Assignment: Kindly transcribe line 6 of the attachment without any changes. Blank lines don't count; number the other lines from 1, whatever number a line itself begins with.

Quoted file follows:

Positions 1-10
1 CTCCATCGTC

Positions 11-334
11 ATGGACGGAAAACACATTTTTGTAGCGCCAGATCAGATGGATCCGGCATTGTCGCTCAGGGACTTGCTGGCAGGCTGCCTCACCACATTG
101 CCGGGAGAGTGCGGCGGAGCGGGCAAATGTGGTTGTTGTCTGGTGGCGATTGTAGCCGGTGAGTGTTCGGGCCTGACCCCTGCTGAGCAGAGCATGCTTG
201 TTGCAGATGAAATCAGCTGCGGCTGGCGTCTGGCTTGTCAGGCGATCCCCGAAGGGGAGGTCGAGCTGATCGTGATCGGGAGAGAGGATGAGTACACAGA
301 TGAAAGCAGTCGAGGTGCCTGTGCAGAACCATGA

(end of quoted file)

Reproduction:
201 TTGCAGATGAAATCAGCTGCGGCTGGCGTCTGGCTTGTCAGGCGATCCCCGAAGGGGAGGTCGAGCTGATCGTGATCGGGAGAGAGGATGAGTACACAGA